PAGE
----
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September 25, 2003

Deaf woman heard Hollywood calling

From: Ventura County Star, CA - Sep 25, 2003

Emmy winner visits area college

By Michelle L. Klampe,

Julianna Fjeld offered a simple message Wednesday to students and staff at Oxnard College.

"The purpose of my story is to let you know you can do anything," said Fjeld, who was invited to the campus to share her experience as a deaf woman working in the entertainment industry.

"Hearing people have eyes in their ears. Deaf people have ears in their eyes," she said in sign language, as an interpreter spoke the words to the crowd. "We're still all equal. We're still all the same."

It was the kind of message members of the Deaf Oxnard College Students group hoped to deliver to the community by inviting Fjeld to the campus as part of Deaf Awareness Day.

"I think it's really important for hearing people to learn about deaf culture," said Adriana Nino, a 22-year-old sophomore from Oxnard, who co-chaired the event with her brother, Ricardo.

"We wanted to give exposure of deaf people to hearing people," Ricardo Nino said. Deaf Awareness Day "is actually a celebration nationally, so that's why we celebrate it."

More than 100 people crowded into the school's auditorium for Fjeld's hourlong presentation. She decided she wanted to be an actor after meeting Spencer Tracy while attending John Tracy School, which was founded by Tracy's wife.

After college, Fjeld pursued her interest in acting, joining the National Theater of the Deaf. Later she served as a consultant on the Broadway and Los Angeles productions of "Children of a Lesser God," and landed several acting roles on stage and screen.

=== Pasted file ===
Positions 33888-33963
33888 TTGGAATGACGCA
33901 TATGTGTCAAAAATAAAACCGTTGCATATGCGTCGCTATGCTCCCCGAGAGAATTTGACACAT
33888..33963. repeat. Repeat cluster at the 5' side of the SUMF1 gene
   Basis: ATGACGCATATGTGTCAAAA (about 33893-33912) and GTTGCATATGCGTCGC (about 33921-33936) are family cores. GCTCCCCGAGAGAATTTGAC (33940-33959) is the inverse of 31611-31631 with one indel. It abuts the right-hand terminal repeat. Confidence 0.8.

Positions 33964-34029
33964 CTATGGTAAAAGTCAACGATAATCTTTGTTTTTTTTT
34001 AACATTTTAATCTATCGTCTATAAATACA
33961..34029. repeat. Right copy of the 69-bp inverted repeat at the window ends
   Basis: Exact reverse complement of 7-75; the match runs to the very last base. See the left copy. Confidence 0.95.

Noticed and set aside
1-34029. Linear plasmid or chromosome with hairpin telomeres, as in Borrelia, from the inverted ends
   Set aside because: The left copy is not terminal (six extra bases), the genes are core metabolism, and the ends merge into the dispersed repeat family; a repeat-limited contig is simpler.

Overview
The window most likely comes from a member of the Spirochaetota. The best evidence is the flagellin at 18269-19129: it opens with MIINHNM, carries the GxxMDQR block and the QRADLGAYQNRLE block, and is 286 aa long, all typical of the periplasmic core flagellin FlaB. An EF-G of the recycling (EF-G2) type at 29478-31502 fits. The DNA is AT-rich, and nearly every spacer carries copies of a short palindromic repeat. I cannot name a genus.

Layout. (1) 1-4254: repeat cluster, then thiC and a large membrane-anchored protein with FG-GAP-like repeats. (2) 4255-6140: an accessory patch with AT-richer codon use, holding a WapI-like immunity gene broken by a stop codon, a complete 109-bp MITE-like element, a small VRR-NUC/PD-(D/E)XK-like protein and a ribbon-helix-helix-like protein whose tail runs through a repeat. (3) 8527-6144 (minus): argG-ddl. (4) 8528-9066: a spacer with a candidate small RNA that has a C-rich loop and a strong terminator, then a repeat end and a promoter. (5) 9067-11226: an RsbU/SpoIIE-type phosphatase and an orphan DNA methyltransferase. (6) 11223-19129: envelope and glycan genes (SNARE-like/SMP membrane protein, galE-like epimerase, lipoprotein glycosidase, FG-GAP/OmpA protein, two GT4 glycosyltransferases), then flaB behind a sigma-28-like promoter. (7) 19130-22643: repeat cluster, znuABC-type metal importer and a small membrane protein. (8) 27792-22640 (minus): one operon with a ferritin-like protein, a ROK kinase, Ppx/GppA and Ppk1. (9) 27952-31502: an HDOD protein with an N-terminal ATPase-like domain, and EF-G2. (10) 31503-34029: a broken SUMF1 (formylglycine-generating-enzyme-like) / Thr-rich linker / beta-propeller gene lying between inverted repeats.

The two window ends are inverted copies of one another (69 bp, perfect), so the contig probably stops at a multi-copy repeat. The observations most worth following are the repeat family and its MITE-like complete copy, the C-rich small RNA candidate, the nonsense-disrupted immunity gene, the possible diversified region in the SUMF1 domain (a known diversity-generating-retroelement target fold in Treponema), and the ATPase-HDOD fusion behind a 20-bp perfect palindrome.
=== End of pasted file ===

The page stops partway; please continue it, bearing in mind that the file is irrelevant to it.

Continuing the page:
She also discovered that part of her job was to educate people about deaf culture, answering such questions as: "Can you drive?" and "Do deaf people get married?"

"I found out that deaf people in Los Angeles didn't know how to buy tickets to the theater, so I set up a project so deaf people could learn about theater," she said. The effort at the Mark Taper Forum was called Project D.A.T.E. (Deaf Audience Theater Experience).

In the early 1980s, Fjeld was co-executive producer of "Love is Never Silent," a made-for-television movie that was considered groundbreaking at the time. The movie, adapted from a book, told the story of a deaf couple raising a hearing child in the 1930s and 1940s.

Those experiences, Fjeld said, proved her point that deaf people can do anything they want. But Fjeld also brought physical proof to back up her words.

It was sitting on a table at the front of the auditorium, but nobody realized exactly what it was until she began unwrapping it.

"I live at the beach," said Fjeld, now a Ventura resident. "I wrapped it in a beach towel."

Underneath the brightly colored cloth was a shiny gold statuette -- the Emmy award Fjeld won as an executive producer of "Love is Never Silent," which was named best movie.

"There she is. Isn't she beautiful?" Fjeld said of her prize as the crowd cheered. "She's mine, but it's because of you and people like you that I got it."

Copyright 2003, Ventura County Star. All Rights Reserved.